This linocut shows an improbability of puffins in all senses of the words. The collective noun for a group of puffins is an "improbability". Isn't that marvellous? Puffins look rather improbable to me, with their tuxedo coats and tails and their red, Roman noses... I mean beaks. These are Atlantic puffins, to be precise. Actually, there are a few different words for a group of puffins. I rather like the perverse redundancy of "a puffinry of puffins" and admit that "a circus of puffins" was a temptation for its sheer absurdity, but "an improbability" is my favorite, and seemed like it was best suited for making a print. The typography of the words represents their meaning; "improbability" is most improbable, with each letter in an unrelated typeface to the last, and the letters in "Puffins" mimic the beaks and wings of the birds.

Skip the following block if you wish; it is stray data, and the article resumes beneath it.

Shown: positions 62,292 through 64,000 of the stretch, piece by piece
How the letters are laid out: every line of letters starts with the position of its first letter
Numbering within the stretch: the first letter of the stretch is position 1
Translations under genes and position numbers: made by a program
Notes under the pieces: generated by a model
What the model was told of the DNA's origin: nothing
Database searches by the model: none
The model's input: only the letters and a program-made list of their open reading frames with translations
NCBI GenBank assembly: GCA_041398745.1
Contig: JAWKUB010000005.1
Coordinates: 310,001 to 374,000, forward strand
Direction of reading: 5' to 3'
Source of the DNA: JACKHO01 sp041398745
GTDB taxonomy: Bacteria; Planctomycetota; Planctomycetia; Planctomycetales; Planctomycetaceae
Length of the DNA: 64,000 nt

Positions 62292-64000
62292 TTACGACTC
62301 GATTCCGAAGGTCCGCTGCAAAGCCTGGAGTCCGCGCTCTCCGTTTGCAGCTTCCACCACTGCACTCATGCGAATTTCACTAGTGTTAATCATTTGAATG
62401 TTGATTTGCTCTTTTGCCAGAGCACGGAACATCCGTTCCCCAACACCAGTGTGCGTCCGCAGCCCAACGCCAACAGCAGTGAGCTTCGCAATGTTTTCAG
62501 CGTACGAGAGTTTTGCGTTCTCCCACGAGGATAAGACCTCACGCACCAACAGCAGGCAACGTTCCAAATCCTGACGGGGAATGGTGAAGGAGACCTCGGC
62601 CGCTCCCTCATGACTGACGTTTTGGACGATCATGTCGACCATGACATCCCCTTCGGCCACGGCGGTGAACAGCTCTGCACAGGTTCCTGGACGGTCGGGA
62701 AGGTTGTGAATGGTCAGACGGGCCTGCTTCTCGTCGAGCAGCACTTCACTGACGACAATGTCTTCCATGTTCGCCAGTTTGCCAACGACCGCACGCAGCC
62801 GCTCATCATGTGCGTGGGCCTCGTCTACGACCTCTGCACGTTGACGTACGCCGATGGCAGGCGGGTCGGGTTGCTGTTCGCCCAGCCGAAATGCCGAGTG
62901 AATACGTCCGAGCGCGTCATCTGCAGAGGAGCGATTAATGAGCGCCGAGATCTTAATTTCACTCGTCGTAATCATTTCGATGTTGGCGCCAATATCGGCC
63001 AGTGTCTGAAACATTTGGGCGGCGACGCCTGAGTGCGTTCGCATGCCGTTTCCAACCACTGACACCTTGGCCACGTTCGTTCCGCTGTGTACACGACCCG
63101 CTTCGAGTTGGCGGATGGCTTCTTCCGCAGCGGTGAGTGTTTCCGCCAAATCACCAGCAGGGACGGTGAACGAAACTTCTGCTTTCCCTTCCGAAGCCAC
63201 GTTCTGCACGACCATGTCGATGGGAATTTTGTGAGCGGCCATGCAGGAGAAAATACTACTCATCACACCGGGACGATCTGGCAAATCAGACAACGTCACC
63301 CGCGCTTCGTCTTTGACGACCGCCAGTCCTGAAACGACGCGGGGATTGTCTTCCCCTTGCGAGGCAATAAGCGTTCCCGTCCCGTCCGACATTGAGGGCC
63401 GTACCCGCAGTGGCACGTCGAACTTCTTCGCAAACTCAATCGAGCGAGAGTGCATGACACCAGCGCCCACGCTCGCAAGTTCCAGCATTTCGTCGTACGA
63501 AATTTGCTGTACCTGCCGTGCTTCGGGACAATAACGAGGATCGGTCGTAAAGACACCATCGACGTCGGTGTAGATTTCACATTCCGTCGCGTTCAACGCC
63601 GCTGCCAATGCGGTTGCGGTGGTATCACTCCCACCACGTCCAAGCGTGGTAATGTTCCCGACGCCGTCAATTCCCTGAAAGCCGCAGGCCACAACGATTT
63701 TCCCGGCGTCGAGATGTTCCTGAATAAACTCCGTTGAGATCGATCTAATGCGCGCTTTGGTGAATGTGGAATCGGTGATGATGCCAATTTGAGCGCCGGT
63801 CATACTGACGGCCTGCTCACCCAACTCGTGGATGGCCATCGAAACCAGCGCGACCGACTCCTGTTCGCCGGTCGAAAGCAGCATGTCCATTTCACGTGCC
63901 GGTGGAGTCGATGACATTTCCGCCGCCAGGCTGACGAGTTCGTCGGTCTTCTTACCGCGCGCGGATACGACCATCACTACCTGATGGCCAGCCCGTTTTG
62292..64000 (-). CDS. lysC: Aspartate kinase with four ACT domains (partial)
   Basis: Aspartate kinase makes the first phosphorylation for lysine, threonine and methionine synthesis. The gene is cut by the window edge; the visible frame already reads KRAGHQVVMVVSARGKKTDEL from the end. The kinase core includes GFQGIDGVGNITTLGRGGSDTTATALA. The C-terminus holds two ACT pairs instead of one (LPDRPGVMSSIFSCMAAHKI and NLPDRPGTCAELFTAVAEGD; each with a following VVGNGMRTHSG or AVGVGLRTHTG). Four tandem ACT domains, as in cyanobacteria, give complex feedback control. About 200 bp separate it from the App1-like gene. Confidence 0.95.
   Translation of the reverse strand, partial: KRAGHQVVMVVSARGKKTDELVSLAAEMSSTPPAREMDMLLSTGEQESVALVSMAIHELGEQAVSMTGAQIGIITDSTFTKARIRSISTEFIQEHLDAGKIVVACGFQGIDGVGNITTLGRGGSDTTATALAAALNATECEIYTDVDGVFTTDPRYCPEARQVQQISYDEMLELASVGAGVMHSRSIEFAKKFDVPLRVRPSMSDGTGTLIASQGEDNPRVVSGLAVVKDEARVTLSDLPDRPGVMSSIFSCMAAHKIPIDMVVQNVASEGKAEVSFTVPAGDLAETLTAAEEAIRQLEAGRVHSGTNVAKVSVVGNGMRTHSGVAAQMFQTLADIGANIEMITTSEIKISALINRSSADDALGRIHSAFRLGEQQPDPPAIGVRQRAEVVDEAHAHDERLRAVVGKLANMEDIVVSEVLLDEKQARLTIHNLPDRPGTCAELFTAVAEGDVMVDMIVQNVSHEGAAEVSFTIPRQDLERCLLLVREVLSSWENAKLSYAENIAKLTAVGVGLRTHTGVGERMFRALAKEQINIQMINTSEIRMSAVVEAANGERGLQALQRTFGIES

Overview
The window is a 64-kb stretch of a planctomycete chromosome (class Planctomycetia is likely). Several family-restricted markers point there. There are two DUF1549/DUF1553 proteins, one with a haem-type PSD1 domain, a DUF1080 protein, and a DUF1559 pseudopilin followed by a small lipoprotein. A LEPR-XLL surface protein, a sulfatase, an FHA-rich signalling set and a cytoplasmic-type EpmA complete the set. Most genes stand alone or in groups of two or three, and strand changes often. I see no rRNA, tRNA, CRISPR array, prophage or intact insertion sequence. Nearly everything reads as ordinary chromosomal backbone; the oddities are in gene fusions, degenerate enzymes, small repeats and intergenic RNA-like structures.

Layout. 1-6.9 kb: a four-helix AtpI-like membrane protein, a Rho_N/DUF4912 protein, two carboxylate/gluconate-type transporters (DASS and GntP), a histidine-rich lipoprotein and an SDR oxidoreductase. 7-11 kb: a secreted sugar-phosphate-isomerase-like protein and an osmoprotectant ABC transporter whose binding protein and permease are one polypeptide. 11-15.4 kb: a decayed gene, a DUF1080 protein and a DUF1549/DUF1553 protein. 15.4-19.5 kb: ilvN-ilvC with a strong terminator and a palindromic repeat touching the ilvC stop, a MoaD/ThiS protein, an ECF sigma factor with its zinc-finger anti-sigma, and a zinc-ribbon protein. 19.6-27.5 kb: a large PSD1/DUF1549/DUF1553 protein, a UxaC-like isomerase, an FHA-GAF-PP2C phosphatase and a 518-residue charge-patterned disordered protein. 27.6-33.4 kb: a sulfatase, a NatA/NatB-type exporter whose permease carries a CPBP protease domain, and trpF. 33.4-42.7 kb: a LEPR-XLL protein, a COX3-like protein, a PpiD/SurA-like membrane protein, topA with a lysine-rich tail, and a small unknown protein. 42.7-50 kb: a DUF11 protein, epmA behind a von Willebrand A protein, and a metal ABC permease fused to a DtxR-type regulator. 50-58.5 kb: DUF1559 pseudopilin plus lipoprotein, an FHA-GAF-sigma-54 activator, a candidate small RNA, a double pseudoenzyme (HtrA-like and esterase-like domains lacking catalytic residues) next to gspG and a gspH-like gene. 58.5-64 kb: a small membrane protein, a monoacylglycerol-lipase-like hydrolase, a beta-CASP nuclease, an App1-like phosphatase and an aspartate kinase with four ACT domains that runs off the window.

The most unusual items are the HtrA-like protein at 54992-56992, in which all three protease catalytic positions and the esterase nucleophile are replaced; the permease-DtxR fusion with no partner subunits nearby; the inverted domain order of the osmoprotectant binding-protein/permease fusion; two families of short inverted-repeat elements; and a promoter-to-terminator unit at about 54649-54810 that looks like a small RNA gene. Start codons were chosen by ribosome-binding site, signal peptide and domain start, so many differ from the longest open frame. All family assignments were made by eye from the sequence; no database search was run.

This print is inked 'à la poupée' (with different colours, black, orange and red, in different areas) and printed by hand on lovely Japanese kozo (or mulberry) paper. Each print is are printed in dark gold ink with gold and turquoise words on Japanese kozo, or mulberry paper. Each print is 12.25" by 8.25" or 31 cm by 21 cm in dimension. There are 8 prints in the variable edition.
I love the weird and wonderful terms of venery - the collective nouns for groups of animals (and other things). Some are evocative, some strange and obscure. This is the 8th in a series of such prints.
Edited: It has been pointed out to me that baby puffins are called pufflings, which is positively too cute.